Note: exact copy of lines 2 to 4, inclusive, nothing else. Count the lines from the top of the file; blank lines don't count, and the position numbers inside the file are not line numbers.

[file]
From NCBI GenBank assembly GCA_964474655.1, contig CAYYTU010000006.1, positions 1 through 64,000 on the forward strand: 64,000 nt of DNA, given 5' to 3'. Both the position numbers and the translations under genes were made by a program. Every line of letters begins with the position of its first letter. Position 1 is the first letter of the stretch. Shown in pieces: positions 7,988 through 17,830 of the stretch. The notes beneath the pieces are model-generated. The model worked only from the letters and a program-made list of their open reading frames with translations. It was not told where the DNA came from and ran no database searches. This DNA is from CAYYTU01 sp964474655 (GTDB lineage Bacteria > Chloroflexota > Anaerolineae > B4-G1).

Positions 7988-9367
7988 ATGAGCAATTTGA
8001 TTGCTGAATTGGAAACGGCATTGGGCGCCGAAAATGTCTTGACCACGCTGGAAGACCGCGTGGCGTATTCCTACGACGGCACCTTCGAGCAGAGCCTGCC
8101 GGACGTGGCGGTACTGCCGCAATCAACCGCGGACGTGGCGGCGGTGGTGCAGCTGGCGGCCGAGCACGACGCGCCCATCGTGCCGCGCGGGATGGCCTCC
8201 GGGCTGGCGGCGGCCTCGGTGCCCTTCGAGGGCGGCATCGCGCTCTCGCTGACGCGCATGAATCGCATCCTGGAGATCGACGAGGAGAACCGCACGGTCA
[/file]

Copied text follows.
Positions 7988-9367
7988 ATGAGCAATTTGA
8001 TTGCTGAATTGGAAACGGCATTGGGCGCCGAAAATGTCTTGACCACGCTGGAAGACCGCGTGGCGTATTCCTACGACGGCACCTTCGAGCAGAGCCTGCC